|Publication number||US4899910 A|
|Application number||US 07/323,972|
|Publication date||Feb 13, 1990|
|Filing date||Mar 15, 1989|
|Priority date||Mar 15, 1989|
|Also published as||DE68913296D1, DE68913296T2, EP0387375A1, EP0387375B1|
|Publication number||07323972, 323972, US 4899910 A, US 4899910A, US-A-4899910, US4899910 A, US4899910A|
|Inventors||Kazuhiko Tabei, Sadao Saito, Shunichi Kai|
|Original Assignee||Mitsubishi Kinzoku Kabushiki Kaisha|
|Export Citation||BiBTeX, EndNote, RefMan|
|Patent Citations (10), Referenced by (16), Classifications (17), Legal Events (6)|
|External Links: USPTO, USPTO Assignment, Espacenet|
1. Field of the Invention
The present invention relates to a sealant injector for use in the repair of cracks in a structure such as a concrete building or the like.
2. Prior Art
The development of cracks is generally inevitable for concrete structures or the like. Leaving the cracks unrepaired results in water leakage, or in the loss of the original purpose of the structure. Accordingly, it is necessary to repair the cracked part of the structure. However, professional techniques and expensive equipment have conventionally been required for the repair of the cracked part.
A small-size sealant injector is known, which is employed in, for example, a waterproof construction of concrete. In the small sealant injector, a steel coil spring normally having a compression force of the order of 1 to 30 kg is used to inject sealant into the crack on the concrete. For a large building or for large cracks, however, it may be necessary to prepare up to several hundreds of injectors. This poses a serious problem of time and labor required to set the coil springs of the sealant injectors.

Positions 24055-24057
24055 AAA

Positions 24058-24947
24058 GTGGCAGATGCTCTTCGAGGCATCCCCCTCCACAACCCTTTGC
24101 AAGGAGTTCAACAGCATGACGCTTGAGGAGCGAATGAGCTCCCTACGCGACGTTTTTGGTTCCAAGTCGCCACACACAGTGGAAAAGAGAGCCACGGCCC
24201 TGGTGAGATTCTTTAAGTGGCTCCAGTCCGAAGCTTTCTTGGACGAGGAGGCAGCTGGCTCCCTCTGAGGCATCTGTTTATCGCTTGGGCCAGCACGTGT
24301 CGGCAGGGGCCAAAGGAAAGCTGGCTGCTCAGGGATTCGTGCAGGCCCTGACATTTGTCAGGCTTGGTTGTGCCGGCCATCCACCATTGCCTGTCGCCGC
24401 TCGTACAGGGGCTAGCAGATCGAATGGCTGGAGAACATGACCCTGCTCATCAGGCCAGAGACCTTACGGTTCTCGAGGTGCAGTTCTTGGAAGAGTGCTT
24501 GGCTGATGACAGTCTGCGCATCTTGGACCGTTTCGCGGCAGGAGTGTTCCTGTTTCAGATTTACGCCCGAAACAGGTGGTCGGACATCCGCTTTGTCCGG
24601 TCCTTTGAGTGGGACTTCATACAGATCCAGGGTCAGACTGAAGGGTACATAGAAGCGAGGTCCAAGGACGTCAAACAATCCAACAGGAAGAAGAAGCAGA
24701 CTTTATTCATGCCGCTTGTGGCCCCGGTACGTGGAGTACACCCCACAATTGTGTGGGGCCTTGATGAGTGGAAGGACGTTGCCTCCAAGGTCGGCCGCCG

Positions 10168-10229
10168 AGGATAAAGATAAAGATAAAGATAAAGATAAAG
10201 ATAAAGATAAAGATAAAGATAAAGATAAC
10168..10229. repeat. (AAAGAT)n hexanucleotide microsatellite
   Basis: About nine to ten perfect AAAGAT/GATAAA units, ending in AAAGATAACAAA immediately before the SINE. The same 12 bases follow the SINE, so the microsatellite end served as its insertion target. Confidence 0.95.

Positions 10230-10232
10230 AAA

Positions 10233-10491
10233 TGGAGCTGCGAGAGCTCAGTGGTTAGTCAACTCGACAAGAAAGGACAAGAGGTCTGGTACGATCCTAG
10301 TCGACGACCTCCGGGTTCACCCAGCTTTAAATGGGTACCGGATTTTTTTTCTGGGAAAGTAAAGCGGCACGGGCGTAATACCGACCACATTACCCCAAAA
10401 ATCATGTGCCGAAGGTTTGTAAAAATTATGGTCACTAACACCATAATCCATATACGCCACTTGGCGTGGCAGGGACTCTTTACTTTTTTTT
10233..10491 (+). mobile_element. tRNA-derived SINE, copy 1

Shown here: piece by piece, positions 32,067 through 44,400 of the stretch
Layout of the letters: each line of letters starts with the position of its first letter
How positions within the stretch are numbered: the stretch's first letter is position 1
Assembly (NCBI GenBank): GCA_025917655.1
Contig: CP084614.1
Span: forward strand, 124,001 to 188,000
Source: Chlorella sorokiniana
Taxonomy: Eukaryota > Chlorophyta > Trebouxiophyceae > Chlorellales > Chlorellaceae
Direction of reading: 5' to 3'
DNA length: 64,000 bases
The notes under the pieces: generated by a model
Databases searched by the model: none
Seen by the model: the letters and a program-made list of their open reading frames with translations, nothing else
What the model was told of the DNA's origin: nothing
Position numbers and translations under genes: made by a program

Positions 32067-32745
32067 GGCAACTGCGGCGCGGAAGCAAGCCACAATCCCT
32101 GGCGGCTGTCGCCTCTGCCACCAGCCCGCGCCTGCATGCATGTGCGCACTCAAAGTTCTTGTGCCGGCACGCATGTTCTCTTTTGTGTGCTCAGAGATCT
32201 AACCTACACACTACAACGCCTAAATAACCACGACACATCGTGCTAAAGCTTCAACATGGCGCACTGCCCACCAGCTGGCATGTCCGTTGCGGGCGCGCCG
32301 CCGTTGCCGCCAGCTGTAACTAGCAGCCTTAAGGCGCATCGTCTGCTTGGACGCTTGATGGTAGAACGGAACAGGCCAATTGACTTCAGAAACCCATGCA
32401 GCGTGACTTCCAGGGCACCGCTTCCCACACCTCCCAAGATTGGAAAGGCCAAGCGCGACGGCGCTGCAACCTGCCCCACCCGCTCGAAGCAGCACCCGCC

That is, in the repair of cracks, the conventional sealant injector for filling sealant into crack is not satisfactory in operation. This makes the filling operation difficult and cumbersome.
It is therefore an object of the invention to provide a sealant injector for use in repair, which can improve its operation to facilitate the filling operation, thereby enabling a repair to be effected quickly.
For the above purpose, according to the invention, there is provided a sealant injector for use in repair, comprising:
an injector body having a forward end formed with a sealant nozzle;
piston mean fitted in the injector body for sliding movement relative thereto, the piston means cooperating with the forward end of the injector body to define therebetween a sealant chamber capable of being filled with sealant;
coil spring means arranged within the injector body, the coil spring means being provided with such a shape memory effect that when heated, the coil spring means biases the piston means toward the forward end of the injector body to inject the sealant within the sealant chamber through the sealant nozzle; and
heating means adapted to be associated with the injector body, for heating the coil spring means.
As described above, the arrangement of the sealant injector according to the invention is such that the coil spring means provided with the two way shape memory effect is heated by the heating means to displace the piston means toward the forward end of the injector body, thereby injecting the sealant within the injector body, into a part to be repaired, through the sealant nozzle. With such an arrangement, the operation of the repair operation is improved considerably so that an operator can be freed from the setting operation of the coil spring means which has conventionally required considerable labor and skill. This makes it possible to carry out the repair quickly and reliably.